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Seattle Mariners

Mariners have plenty of young arms in case rotation isn’t superhuman again this season

Seattle Mariners pitcher Bryce Miller throws batting practice during spring training in Peoria, Arizona.  (Seattle Times)
By Ryan Divish Seattle Times

PEORIA, Ariz. – Maybe it’s because he knows it’s unlikely to happen again. Perhaps it’s because he can’t forget seasons past when they tried to piece together an excessive number of bullpen starts or relied upon too many “Quad A” pitchers who needed everything to work right to just be serviceable.

Mariners manager Scott Servais knows his team is going to deal with injuries and missed starts.

By typical Major League Baseball standards, the Mariners’ starting pitching was an anomaly of health and reliability last season. The M’s didn’t have a member of their starting rotation on the injured list. No pitcher missed a turn because of injury. The Mariners used 10 pitchers to start games in 2022, with relievers Penn Murfee and Erik Swanson used as openers for Tommy Milone for doubleheaders. In game No. 161 of the season, Justus Sheffield started the nightcap of a doubleheader.

“That just doesn’t happen,” Servais said.

The 2021 season saw 15 pitchers make starts for the Mariners, with James Paxton getting hurt in his first start of the season, Justin Dunn pitching sparingly because of shoulder issues and even the reliable Marco Gonzales spending a month on the injured list.

The 2017 season was record-setting for the Mariners and not in a good way. They used 17 pitchers to start games and this was before the “opener” strategy.

Servais knows that there will be a need for someone other than the projected rotation of Luis Castillo, Robbie Ray, Logan Gilbert, Gonzales and George Kirby to make a start during the 2023 season. He has Chris Flexen in the bullpen if needed.

After watching the organization’s collection of young but ready pitching prospects this spring, Servais believes his team could weather a monthlong absence from a starting pitcher if necessary.

“It’s the healthiest we’ve been, no question,” he said.

On Monday, he watched right-hander Bryce Miller, the organization’s top pitching prospect, toss three scoreless innings vs. the Cubs while allowing two hits and striking out four . Miller displayed a 98-mph fastball and multiple variations of his breaking pitches.

“He’s got a lot of confidence,” Servais said. “There’s no question about that. He carries himself very well. He’s a Texan. And you know it when you start talking to him. He’s very calm. He’s learning a lot in this camp, and he’s getting great results right now.”

On Wednesday, former first-round pick Emerson Hancock worked two scoreless innings against the Dodgers despite issuing back-to-back walks with two outs in his first inning and giving up a leadoff triple in his second.

“I thought he’s looked really good this spring,” Servais said. “His stuff is up and he’s been super aggressive.

“And it’s not just stuff, in a couple of at-bats … he got behind in the count and he’s able to get back into the count with sliders and he put people away with a change-up even though he had a good fastball last night. It’s like: Are they doing it in a way that does translate to the major league level? Yes. He is. It’s not just throwing as hard as he can and they’re popping it out.”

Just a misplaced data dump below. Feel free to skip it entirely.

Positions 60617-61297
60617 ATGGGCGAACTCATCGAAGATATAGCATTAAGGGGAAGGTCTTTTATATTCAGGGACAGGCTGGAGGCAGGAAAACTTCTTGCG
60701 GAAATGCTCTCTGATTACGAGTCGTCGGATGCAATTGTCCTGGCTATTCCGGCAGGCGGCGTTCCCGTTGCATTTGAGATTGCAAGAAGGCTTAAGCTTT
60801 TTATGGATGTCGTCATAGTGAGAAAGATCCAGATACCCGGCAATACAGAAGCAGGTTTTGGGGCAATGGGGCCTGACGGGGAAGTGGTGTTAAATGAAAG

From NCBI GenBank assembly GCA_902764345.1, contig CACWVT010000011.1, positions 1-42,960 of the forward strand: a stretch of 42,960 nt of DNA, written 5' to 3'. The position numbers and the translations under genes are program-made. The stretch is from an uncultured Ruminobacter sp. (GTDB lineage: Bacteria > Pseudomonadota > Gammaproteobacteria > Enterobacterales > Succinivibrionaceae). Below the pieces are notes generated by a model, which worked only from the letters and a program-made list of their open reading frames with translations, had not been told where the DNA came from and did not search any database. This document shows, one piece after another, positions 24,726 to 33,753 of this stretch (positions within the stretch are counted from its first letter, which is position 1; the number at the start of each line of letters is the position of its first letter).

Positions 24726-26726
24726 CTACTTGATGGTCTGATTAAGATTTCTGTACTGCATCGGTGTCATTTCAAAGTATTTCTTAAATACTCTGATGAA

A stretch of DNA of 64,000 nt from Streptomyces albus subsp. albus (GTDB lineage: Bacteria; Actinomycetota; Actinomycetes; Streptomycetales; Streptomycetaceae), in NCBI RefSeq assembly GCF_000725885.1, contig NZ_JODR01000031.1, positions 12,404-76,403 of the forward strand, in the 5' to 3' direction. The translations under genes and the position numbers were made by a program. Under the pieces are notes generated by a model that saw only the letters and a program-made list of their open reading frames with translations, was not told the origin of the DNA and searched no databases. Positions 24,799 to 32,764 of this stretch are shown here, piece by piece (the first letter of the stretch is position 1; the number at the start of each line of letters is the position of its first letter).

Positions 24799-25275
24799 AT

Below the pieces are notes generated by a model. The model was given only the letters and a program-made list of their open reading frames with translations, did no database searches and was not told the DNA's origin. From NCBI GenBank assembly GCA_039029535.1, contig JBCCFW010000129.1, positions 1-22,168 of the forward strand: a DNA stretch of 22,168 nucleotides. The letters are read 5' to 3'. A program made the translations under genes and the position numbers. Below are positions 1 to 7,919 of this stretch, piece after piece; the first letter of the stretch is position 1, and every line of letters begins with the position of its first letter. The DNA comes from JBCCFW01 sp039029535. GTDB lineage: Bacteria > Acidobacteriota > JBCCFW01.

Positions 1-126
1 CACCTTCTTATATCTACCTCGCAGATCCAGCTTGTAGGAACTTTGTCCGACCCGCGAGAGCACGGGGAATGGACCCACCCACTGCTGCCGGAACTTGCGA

Servais loves Hancock’s change-up. He pointed to a swinging strikeout of Max Muncy on that pitch.

“His change-up is a real weapon,” Servais said. “Max probably has one of the best eyes in the league and he’s chasing that with two strikes last night. That’s a really good pitch against one of the elite hitters in the league. It is eye opening. Emerson is getting a ton of confidence, which is really good for him.”

On Thursday, hard-throwing right-hander Prelander Berroa, who was acquired in a trade with the Giants for infielder Donovan Walton, gave up a two-run homer. But he’d been dominant in his previous outings, showing an upper 90s fastball and nasty slider.

Any of those three have the potential to be effective if called upon. Miller and Berroa could also contribute to the bullpen during the season.

Beyond those three pitchers, the Mariners also have right-hander Taylor Dollard, who posted a 16-2 record with a 2.25 ERA in 27 starts with Double-A Arkansas.

He doesn’t have quite the power stuff of the other three, but he has the best command and most diverse pitch mix.

Right-hander Bryan Woo, who is coming off Tommy John surgery and was one of the top pitchers in the Arizona Fall League, is also projected to be an MLB starter.

“It’s a credit to our scouts on the amateur side and getting these players drafted into our system, our player development group has continued to elevate guys with different programs we do there and our front-office group in acquiring players like Berroa,” Servais said. “It’s a combination of everybody using all the resources that we have and trying to put together a good group.”

Servais is cautious in thinking that they have too many good pitchers in the organization.

“As big as that bucket looks right now, we all know there’ll be some attrition, some guys maybe won’t turn out to be what we think they’re going to be,” he said. “Some will struggle with injuries. You need a bunch and we do have a bunch, not just good pitchers but guys who really believe in what we’re doing here and what we stand for in our standards.”